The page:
In many ways, it feels as if last year’s Lenten season never ended, and here we are marking the beginning of another. Lent, 6 weeks of fasting, prayer and almsgiving, can often feel like we’re expected to participate in some kind of ‘spiritual boot-camp’ – which may hold less appeal than usual for those already struggling with pandemic fatigue. This is why it is so important for us to remember that Lent isn’t supposed to be about checking off a list of burdensome obligations, but a season of transformation that will free us from our burdens so as to live in God’s unconditional love.
Pope Francis’ homily for Ash Wednesday reminds us that:
“Lent is a journey that involves our whole life, our entire being. It is a time to reconsider the path we are taking, to find the route that leads us home and to rediscover our profound relationship with God, on whom everything depends. Lent is not just not about the little sacrifices we make, but about discerning where our hearts are directed. This is the core of Lent: asking where our hearts are directed. Let us ask: Where is my life’s navigation system taking me – towards God or towards myself?”
[You can read the entire homily here]
Our three Lenten practices of prayer, fasting and almsgiving are meant to aid us in evaluating the road we are on, and to help us ‘course correct’. After a year of living in our pandemic reality, many folks have been questioning and re-evaluating what is truly important in their lives. Depending on what each of us has experienced these past twelve months, we may be feeling a call to ‘do’ Lent in a big way, or we may feel the need to scale back on our usual practices and observances. The amount of things we give up, take on, or give away does not matter to God as long as what we offer is done with intention, to help us grow in faith and love of God, neighbour, and self.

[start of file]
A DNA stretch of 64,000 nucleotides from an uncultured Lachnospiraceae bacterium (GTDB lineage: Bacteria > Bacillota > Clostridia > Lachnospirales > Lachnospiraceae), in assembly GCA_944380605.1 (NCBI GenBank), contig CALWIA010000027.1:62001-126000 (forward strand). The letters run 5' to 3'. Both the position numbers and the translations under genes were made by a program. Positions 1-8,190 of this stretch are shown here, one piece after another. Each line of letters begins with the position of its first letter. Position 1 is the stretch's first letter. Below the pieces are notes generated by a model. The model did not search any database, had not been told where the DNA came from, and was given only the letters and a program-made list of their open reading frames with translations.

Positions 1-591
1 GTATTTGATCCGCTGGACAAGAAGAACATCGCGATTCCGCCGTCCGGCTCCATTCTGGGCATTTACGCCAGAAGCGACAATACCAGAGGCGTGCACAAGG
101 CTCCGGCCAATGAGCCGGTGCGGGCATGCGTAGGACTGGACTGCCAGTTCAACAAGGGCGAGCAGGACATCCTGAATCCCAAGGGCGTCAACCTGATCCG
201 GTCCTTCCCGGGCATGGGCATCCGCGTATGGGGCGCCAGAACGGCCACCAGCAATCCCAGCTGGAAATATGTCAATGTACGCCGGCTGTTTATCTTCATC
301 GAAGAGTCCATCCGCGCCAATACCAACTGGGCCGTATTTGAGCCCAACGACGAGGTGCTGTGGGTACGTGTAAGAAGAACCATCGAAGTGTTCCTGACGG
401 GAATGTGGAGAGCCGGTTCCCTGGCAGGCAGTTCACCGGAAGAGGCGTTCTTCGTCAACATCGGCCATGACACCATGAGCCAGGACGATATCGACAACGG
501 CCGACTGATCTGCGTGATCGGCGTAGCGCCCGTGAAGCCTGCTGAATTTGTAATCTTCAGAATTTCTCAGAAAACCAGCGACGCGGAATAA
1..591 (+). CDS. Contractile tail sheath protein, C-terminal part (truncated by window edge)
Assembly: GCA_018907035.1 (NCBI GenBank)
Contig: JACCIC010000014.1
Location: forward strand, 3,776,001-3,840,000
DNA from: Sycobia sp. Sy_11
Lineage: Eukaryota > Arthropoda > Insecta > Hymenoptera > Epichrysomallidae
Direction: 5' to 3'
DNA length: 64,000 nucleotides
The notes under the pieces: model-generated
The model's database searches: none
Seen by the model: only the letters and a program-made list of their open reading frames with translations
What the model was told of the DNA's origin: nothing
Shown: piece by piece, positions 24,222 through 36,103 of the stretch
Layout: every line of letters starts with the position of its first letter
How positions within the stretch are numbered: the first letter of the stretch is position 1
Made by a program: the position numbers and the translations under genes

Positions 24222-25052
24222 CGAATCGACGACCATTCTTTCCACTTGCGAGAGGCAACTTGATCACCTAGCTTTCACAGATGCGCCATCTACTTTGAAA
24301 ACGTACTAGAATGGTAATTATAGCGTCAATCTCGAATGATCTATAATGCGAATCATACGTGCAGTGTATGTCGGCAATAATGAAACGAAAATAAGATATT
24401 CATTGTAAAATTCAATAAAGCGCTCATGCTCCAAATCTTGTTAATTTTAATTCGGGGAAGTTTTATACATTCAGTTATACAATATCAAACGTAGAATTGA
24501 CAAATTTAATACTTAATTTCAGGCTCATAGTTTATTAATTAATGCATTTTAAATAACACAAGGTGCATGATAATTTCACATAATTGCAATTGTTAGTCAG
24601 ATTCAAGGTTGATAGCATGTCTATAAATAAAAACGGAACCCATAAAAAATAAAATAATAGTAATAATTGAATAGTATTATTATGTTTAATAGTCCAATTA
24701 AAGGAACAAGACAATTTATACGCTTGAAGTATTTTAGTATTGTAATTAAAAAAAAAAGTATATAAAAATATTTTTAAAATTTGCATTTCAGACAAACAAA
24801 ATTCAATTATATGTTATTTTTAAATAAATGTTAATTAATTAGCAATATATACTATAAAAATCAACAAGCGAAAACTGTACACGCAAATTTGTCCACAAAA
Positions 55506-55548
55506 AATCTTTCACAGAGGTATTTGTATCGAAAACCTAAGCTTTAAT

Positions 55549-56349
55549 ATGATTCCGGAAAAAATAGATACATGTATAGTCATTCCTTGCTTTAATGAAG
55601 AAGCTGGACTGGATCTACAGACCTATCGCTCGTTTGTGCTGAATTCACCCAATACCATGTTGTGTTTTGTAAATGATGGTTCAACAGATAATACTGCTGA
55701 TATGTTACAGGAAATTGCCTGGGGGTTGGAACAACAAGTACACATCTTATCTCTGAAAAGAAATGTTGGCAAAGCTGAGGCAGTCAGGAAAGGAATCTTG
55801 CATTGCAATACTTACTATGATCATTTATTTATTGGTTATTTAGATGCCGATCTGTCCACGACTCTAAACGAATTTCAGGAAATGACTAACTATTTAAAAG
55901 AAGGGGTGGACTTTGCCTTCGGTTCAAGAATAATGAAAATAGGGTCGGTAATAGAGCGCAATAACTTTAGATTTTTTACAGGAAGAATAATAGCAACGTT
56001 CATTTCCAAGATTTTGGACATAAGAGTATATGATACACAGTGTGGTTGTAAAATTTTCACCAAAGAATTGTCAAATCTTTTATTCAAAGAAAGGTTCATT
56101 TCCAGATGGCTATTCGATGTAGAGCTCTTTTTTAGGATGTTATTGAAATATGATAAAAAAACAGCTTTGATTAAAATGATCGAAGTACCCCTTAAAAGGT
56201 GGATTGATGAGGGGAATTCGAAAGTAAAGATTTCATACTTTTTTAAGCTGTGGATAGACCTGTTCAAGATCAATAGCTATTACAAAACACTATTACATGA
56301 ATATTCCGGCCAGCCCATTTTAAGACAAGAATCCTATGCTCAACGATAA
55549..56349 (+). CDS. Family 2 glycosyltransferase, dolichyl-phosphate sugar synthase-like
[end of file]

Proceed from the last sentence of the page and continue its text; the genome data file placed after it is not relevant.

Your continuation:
40 Acts: Do Lent Generously
Our annual 40 acts challenge will be a little bit different this year in response to our current reality. Each day will offer us 2 different challenges: a Gift challenge for those feeling called to help others struggling to meet their basic needs; and a Presence challenge for those feeling called to be generous with their time and talents to re-orient their relationships with others and with God. Some of us may want to take on a gift challenge some days, and a presence challenge on others – it us up to each of us to discern which practice will aid us in our Lenten journey. You can find our calendar of challenges below:
For those who do choose to collect food and hygiene items for donation, collection boxes will be placed at each zone entrance of our school – students and staff are welcome to drop off items throughout Lent, but are also welcome to collect items at home and bring everything in at the end of Lent. All items collected will be donated to a local food bank.